Fighting breast cancer, a day at a time
Nora Njirani underwent a mastectomy early this year and is still undergoing chemotherapy treatment. She shares how cancer diagnosis changed her life plans.
When Nora Njirani, a research assistant and training coordinator at Amboseli Trust for Elephants felt pain under her left arm early this year, she knew that something was wrong and went for a check-up.
She opted to go for a mammogram and when the doctor told her to go for her results accompanied by someone close, Nora prepared herself for the worst.
“My instincts told me to expect bad news, so I was mentally prepared. It was discovered I had three lumps on my left breast,” she recalls.
Though she didn’t panic and has her faith firmly rooted in God, Nora says that this news brought about change in her life financially, socially as well as in her family.
“I had plans to build a home, but now here I was with such a diagnosis. Suddenly, everything had to be halted and I had to focus all my energy and finances into getting treatment,” Nora narrates.
Her doctor gave her two options: to either have a mastectomy with no chemotherapy treatment or have the lump removed and then undergo chemotherapy.
She consulted her sons and they came up with a decision having a mastectomy to avoid going for chemotherapy. Nora feared chemotherapy due to its side effects.
Chemotherapy involves using anti-cancer (cytotoxic) medicine to kill cancer cells. It’s usually used after surgery to destroy any cancer cells that have not been removed.
This is called adjuvant chemotherapy. In some cases, one may have chemotherapy before surgery, which is often used to shrink a large tumour. This is called neo-adjuvant chemotherapy.
Chemotherapy side effects depend on the drugs you receive. Common side effects include hair loss, nausea, vomiting, fatigue and an increased risk of developing an infection.
Rare side effects can include premature menopause, infertility (if premenopausal), damage to the heart and kidneys, nerve damage, and, very rarely, blood cell cancer.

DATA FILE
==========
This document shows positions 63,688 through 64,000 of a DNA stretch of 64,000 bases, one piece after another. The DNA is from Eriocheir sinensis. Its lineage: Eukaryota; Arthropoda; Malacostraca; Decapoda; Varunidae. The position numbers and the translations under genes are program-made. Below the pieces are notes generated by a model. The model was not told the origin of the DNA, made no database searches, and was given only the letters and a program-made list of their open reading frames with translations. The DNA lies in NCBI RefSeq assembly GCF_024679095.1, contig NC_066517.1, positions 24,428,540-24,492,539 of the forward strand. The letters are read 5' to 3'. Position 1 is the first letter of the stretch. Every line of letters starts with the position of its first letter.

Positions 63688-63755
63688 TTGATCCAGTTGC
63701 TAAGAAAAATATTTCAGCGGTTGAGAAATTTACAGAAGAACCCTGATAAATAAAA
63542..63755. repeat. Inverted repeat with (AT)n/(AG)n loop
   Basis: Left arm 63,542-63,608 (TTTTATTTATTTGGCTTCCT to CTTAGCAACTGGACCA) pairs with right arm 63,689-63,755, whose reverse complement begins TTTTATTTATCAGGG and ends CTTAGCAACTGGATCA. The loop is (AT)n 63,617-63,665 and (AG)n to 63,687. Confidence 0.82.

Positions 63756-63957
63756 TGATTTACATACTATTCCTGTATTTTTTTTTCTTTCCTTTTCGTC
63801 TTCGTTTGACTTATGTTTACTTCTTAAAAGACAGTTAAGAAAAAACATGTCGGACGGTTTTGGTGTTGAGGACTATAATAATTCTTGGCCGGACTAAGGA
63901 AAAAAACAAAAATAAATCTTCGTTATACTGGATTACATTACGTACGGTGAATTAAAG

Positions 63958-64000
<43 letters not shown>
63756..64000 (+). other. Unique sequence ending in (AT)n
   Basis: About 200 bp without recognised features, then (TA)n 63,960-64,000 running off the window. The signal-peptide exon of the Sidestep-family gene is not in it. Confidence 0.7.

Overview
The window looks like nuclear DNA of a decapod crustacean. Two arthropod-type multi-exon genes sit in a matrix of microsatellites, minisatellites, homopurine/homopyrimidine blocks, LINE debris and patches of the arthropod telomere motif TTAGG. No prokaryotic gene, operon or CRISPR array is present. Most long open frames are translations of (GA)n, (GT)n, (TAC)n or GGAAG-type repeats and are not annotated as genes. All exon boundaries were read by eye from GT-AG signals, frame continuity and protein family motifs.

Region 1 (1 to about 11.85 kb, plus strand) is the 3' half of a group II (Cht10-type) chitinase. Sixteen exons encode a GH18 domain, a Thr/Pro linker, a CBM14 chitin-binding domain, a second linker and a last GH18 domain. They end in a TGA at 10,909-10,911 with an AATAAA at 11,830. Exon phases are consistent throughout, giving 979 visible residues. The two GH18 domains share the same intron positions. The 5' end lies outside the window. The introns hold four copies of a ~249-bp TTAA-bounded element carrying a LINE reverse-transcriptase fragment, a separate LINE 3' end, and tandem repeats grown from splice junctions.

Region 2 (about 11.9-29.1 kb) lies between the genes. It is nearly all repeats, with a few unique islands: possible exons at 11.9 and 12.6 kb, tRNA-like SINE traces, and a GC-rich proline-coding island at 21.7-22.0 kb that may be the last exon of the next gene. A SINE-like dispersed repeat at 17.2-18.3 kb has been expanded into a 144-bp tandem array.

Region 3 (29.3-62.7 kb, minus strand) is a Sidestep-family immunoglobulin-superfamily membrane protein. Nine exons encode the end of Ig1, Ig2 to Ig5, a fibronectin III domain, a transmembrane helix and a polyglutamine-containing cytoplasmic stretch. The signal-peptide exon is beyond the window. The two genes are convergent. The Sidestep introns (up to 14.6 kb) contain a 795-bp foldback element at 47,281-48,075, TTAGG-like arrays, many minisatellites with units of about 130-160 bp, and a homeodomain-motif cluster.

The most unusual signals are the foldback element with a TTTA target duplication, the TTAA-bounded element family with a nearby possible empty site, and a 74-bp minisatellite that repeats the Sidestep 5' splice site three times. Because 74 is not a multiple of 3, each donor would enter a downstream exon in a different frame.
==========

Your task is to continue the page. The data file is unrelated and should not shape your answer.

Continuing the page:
Nora underwent the operation on May 7, this year and 14 lymph nodes were removed of which one of them had cancer.
“The doctor advised I undergo chemotherapy and radiation treatment for cancer, something that I was avoiding from the beginning.
I had to agree since I very much wanted to live and take care of my sons. To date, I’m still taking a day at a time,” says Nora.
Nora admits the cancer diagnosis has made her realise the love that her sons have for her, something which she didn’t know when she was living a healthy life.
They have stood with her up to date and though Nora is keeping strong, she admits that her sons are yet to come to terms with it.
“My two sons were so depressed when we got the news. I had to comfort them though I was the sick one. But I could not hide such a diagnosis from them,” she says.
With the effects of chemotherapy treatment, her health has not been the same again, which has affected her work due to fatigue.
She also had to cut her hair. It is also difficult for her to concentrate and remember things.
She is supposed to undergo eight sessions of chemotherapy. So far, she has gone for six rounds.
“What made me strong is receiving support and encouragement from my sons, colleagues, as well as few friends.
I can’t complain about diet, because I eat everything apart from acidic food.
When I had mastectomy, I stopped doing my exercises, I can’t drive, I can’t wash my clothes,” narrates the single mother of two sons.
One of the advices that she received during the treatment process is to follow the directions given by her oncologists and complete taking the dose of all prescribed drugs.
It is this support and prayers from family and her employer who assists in paying chemotherapy and also tolerate her whenever she gets sick, that has made her stand strong and not be depressed about her condition.
Unlike many women who always hide such a disease, Nora believes that it is important for people to know how to communicate this message to their friends and family as that can assist to have a healthy mind and also get assistance when in need.
“Breaking the news that you have cancer might be tough, but it’s important to have close people to assist you walk the journey.
One can first start with the basic facts about your diagnosis and the treatment options available and after that, let the conservations flow naturally.
Don’t give them too much information that you might not know about yet,” she says.
It is also important to tell your children and find ways of communicating this to them based on their age.
If a letter or email is easier for you, you can do so and discuss with them later.
Other people use private groups on social media where they find it easier to update people on their status and progress.
But ensure that your children are receiving counselling as the news can affect their mental health.
“Make sure you are clear about who they can tell if you don’t want everyone to know,” she says.
According to nutritionist Kepha Nanyumba, unhealthy lifestyle is one of the modifiable risk factors for the development of breast cancer.
“Increase foods that are rich in antioxidants and phytochemicals such as fruits and green leafy vegetables.
Eat plenty of foods rich in Omega 3 fatty acid such as fish, sardines, among others.
Avoid foods rich in saturated fats such as red meat, French fries and butter. Avoid or cut on alcohol,” he recommends as part of diet adjustment for people with breast cancer.
In addition, Kepha advises that it is important for women to maintain weight within the normal range to reduce the risk of breast cancer.